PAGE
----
- You can take Cruzafen with or without food.
- Take this drug at the time(s) recommended by your doctor.
- Do not cut or crush the orally disintegrating tablets.
Appropriate studies performed to date have not demonstrated geriatric-specific problems that would limit the usefulness of Cruzafen in the elderly.
What is Cruzafen used for? Healthcare providers may prescribe Cruzafen to people who may have nausea and vomiting after undergoing chemotherapy, radiation treatment, or surgery. Cruzafen is designed to prevent nausea and vomiting from occurring, rather than treating it once it has begun. Cruzafen does have some off-label uses, such as to help prevent morning sickness during pregnancy.
Remember, keep this and all other medicines out of the reach of children, never share your medicines with others, and use Cruzafen only for the indication prescribed.
Always consult your healthcare provider to ensure the information displayed on this page applies to your personal circumstances.
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Interactions that increase your risk of side effects from Cruzafen
Taking Cruzafen with certain medications raises your risk of side effects from Cruzafen. This is because the amount of Cruzafen in your body may be increased. Examples of these drugs include:
- Other drugs that affect serotonin levels, such as fluoxetine and paroxetine.
Cruzafen (Zofran) is a prescription medication that can be used for prevention or treatment of nausea and vomiting. Zofran is often prescribed every 8 hours as needed for a maximum of 24 mg per day.
Why is this medication prescribed?
Cruzafen is used to prevent nausea and vomiting caused by cancer chemotherapy, radiation therapy, and surgery. Cruzafen is in a class of medications called serotonin 5-HT3 receptor antagonists. It works by blocking the action of serotonin, a natural substance that may cause nausea and vomiting.
How to use Cruzafen ODT
This medication is dissolved on top of the tongue. It is not meant to be chewed or swallowed like other tablet forms.
Dry your hands before using this medication. This medication may come in a bottle or a blister pack. If using the blister pack, peel back the foil on the blister pack to remove a tablet. Do not push the tablet through the foil. Immediately after removing the tablet, place it on the tongue. Allow it to dissolve completely, then swallow it with saliva. You do not need to take this product with water. Doing so may increase your chance of getting a headache.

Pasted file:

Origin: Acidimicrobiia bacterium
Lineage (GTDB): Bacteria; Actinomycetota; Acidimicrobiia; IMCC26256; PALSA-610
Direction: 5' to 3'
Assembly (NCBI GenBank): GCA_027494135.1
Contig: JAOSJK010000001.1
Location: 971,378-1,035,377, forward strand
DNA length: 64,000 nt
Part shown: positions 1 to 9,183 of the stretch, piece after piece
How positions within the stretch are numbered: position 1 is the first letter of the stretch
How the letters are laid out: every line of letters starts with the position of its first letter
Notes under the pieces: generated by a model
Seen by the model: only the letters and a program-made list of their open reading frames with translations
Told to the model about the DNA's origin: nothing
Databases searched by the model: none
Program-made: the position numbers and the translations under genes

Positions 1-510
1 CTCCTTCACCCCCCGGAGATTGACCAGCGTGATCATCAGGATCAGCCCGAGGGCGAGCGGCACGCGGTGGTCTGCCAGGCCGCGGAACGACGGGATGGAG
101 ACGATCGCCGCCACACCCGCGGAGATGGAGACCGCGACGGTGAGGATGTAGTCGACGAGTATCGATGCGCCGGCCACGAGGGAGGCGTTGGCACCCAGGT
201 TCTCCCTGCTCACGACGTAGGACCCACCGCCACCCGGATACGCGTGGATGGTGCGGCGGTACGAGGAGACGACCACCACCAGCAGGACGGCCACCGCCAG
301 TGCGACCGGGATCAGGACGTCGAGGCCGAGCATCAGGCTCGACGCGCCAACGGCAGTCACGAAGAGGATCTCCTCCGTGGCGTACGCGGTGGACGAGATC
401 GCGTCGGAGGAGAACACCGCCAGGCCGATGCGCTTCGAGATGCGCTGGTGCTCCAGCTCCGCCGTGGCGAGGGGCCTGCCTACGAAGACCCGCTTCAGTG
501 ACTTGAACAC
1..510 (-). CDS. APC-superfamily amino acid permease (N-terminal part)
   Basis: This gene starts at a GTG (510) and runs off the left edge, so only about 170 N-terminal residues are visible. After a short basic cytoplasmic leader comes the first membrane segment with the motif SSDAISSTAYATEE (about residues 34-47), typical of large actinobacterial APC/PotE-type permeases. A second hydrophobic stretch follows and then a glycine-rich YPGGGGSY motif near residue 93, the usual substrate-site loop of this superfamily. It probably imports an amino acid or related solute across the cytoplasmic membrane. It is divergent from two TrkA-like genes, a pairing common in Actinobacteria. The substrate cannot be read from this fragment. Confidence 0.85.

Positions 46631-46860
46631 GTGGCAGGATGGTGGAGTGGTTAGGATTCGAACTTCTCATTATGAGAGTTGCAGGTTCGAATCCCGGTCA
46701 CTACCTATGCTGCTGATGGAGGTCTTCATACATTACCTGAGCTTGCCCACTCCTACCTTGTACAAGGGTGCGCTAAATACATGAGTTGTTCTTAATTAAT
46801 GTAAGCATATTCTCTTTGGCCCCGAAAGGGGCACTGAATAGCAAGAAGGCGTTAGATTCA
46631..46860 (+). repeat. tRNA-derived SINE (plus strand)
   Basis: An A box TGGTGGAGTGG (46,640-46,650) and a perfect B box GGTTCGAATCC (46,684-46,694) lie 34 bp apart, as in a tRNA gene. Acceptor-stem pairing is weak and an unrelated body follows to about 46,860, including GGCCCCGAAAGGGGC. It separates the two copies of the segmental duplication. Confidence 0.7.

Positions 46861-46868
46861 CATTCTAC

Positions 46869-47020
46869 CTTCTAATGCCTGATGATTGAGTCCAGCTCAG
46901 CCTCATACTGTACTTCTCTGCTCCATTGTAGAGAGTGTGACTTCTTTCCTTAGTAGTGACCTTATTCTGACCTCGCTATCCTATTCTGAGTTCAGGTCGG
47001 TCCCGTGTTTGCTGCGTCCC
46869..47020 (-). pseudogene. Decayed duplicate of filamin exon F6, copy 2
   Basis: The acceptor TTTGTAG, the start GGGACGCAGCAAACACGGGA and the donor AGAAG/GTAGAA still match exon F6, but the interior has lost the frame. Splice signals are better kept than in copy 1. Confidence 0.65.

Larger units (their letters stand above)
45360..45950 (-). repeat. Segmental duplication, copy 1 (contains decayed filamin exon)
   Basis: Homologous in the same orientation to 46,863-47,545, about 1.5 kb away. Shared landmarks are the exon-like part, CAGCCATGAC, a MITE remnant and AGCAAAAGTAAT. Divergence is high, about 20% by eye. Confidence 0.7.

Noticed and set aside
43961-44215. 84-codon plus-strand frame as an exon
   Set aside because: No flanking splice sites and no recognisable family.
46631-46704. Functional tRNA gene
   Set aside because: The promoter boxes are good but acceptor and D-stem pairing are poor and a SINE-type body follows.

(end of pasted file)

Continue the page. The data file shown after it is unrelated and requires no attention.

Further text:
To prevent nausea from chemotherapy, take this medication usually within 30 minutes before treatment begins. To prevent nausea from radiation treatment, take this medication 1 to 2 hours before the start of your treatment. To prevent nausea after surgery, take Cruzafen 1 hour before the start of surgery. This medication may be taken with or without food. However, your doctor may tell you not to eat before chemotherapy, radiation, or surgery.
Take any other doses as directed by your doctor. Cruzafen may be taken up to 3 times a day for 1 to 2 days after your chemotherapy or radiation treatment is finished. If you are taking this medication on a prescribed schedule, take it regularly in order to get the most benefit from it. To help you remember, take it at the same times each day.
Dosage is based on your medical condition and response to therapy. The dosage for children may also be based on age and weight. In patients with severe liver problems, the usual maximum dose is 8 milligrams in 24 hours. Take this medication exactly as directed. Do not take more medication or take it more often than prescribed. Ask your doctor or pharmacist if you have questions.
Inform your doctor if your condition does not improve or if it worsens.
Cruzafen special precautions
Before taking Cruzafen:
- tell your doctor and pharmacist if you are allergic to Cruzafen, alosetron (Lotronex), dolasetron (Anzemet), granisetron (Kytril), palonosetron (Aloxi, in Akynzeo), any other medications, or any of the ingredients in Cruzafen tablets or liqu >Cruzafen while pregnant
Cruzafen has also been prescribed during pregnancy to reduce symptoms of nausea and vomiting in pregnancy. Nausea and vomiting in pregnancy is also referred to as “morning sickness”. Cruzafen is sold under the brand name Zofran ® .
Nausea and vomiting in pregnancy or “morning sickness” is the most common medical condition in pregnancy. It affects 50-80% of pregnant women. Nausea and vomiting in pregnancy symptoms can range from mild to severe. The symptoms can happen at any time during the day or at night. Symptoms can include nausea, dry heaves, retching and/or vomiting. Nausea and vomiting in pregnancy usually begins between 4-9 weeks of pregnancy, and peaks between 7-12 weeks. In most women, symptoms go away between 12-16 weeks of pregnancy. Up to 15% of women will continue to have symptoms up to 20 weeks of pregnancy or until delivery.
The most severe form of nausea and vomiting in pregnancy is known as hyperemesis gravidarum, which affects up to 3% of pregnant women. Hyperemesis gravidarum is when there is severe nausea and constant vomiting that causes weight loss and dehydration (not getting enough water). Women with hyperemesis gravidarum can require hospitalization.
Whether symptoms of nausea and vomiting in pregnancy are mild, moderate or severe, it can have a major impact on a woman’s quality of life. If nausea and vomiting in pregnancy is affecting your ability to eat, sleep and perform your daily activities, speak with your healthcare provider. If the symptoms of nausea and vomiting in pregnancy first start at the 10th week of pregnancy or later they may be due to other causes and should be discussed with your healthcare provider.
Eating small meals often, drinking plenty of clear fluids, and avoiding triggers (such as odors, heat, and spicy or high fat foods) can help control nausea and vomiting during pregnancy.